In a delayed exchange, the Exchangor has 45 days to identify candidate Replacement Property and 180 days to acquire it from among those properly identified. If no 45-day identification takes place, the QI is required by law to return the Exchangor’s cash and the exchange fails, resulting in no deferral of the tax on the gains resulting from the Relinquished Property sale. If the 45-day identification does occur but the Exchangor realizes that the exchange is going to fail (if the identified property is sold to somebody else, for example), the QI is required by law to hold the Exchangor’s cash for the full 180 days before it can be returned. These restrictions are statutory and there is no flexibility regarding their application. In the current real estate market, for example, finding desirable Replacement Property, getting the necessary credit arrangements in place and closing acquisitions have become significantly more difficult in the last few years and the risk of a failed delayed exchange has increased accordingly.
By contrast, a reverse exchange starts when the Replacement Property is acquired. The Exchangor then has 45 days to identify potential Relinquished Property to be sold. It is important to appreciate this difference: identifying potential Replacement Property (in a delayed exchange) may result in far more risk of exchange failure due to increased risk of not being able to acquire what has been identified. In a reverse, the Exchangor is required to make a 45-day identification using assets it already owns and therefore has more chance of successful completion of the exchange due to the ability to influence the sale of Relinquished Property.
Furthermore, if a reverse exchange is in danger of failing because the Relinquished Property cannot be sold in time, the possible outcomes are generally more attractive. First, the Exchangor may simply elect to let the reverse exchange fail and end up owning both the Replacement Property and the Relinquished Property. This may place some stress on the financials of the Exchangor but the Relinquished Property can, hopefully, be included in another exchange at a later time. The benefit of this approach is that there is no gain to defer since no sale of the Relinquished Property has occurred! Secondly, the Exchangor may have the option to “extend” the reverse exchange using a process that involves non-safe-harbor structures to complete the reverse exchange while providing more time to sell the Relinquished Property. The cost and complexity of this approach have to be carefully evaluated and compared to the tax problem at hand. It is, however, an option that simply does not exist with delayed exchanges. See our section on Extensibility for more.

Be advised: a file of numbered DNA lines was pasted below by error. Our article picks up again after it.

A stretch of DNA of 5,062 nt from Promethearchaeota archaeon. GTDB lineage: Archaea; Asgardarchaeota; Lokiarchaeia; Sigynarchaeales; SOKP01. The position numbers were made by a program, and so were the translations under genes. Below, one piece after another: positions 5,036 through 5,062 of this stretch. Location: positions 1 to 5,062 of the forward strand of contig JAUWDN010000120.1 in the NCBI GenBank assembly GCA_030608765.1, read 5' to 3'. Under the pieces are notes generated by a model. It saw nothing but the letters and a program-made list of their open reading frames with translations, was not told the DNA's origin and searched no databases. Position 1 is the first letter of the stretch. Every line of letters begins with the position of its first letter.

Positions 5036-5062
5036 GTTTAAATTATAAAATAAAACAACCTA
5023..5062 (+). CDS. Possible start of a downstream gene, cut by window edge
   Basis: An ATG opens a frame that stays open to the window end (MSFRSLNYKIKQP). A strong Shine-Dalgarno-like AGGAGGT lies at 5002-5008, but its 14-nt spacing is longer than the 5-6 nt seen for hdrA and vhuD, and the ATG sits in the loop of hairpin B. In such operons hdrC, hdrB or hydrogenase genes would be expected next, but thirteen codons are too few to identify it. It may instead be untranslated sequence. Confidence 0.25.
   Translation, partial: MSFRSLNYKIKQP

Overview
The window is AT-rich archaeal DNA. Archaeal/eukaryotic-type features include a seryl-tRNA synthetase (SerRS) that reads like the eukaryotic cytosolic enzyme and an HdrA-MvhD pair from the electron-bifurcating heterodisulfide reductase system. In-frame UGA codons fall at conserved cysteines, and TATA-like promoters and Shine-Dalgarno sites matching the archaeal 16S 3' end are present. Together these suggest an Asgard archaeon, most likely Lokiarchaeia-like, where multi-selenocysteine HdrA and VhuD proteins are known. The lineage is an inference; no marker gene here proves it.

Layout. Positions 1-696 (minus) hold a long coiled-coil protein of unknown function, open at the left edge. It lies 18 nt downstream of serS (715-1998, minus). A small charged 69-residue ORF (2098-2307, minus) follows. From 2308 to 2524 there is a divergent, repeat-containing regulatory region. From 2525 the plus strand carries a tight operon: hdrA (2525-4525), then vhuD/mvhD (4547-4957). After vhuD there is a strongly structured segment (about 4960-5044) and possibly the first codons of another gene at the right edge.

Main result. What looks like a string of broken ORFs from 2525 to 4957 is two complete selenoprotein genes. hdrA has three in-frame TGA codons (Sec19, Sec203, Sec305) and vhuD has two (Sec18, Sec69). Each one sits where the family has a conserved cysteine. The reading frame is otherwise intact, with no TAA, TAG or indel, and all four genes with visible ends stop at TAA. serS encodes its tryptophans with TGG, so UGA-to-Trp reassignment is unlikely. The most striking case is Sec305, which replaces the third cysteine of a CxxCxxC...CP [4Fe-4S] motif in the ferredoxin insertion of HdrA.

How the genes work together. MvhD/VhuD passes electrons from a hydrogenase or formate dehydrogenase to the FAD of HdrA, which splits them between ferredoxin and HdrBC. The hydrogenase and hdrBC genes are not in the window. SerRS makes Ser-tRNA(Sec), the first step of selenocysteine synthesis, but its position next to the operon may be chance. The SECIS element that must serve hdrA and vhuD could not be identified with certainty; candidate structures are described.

An optimal exchange strategy provides the most effective asset utilization to the Exchangor. Asset utilization means making assets available for productive use and it means effectively positioning assets for involvement in an optimal exchange strategy.
For some types of assets, it does not make sense to sell the Relinquished Property – thereby making it unavailable to the Exchangor – if there will be any substantive delay in acquiring the Replacement Property. For example, if the Relinquished Property is a warehouse or production facility, it may be absolutely necessary to keep the asset functioning while the Replacement Property is acquired and brought up to functional status.
Optimizing asset utilization results in improved ROC and fewer failed exchanges.
In every 1031 exchange, whether deferred or reverse, the Exchangor entrusts valuable assets to their 1031 Accommodator. In the case of a deferred exchange, the cash proceeds from the sale of the Relinquished Property are held by the QI until the purchase of a Replacement Property is closed. In the case of a reverse exchange, the Accommodator holds legal title to either the Relinquished or the Replacement Property, depending on the form of the reverse exchange.
The current state-of-the-art for deferred exchanges involves the use of a Qualified Escrow or Qualified Trust account. This structure is currently required by statute in a number of states. These accounts are governed by three-party agreements involving the QI, the Exchangor and the Bank holding the funds. The role of the Bank is to authenticate each movement of funds by confirming the request (amount, destination) with the Exchangor. This type of depository arrangement has proven to be superior to the use of fidelity bonds (in the case of theft) and would also preclude the QI making unwise and unapproved investments with the cash.
The state-of-the-art for reverse exchanges, when fully implemented as described below, also provides an elevated level of asset security because:
Finding an Accommodator for a reverse exchange that satisfies all of the indicated diligence requirements and has proactively developed and implemented all of the asset security provisions described above is very easy. In fact, you have already found us!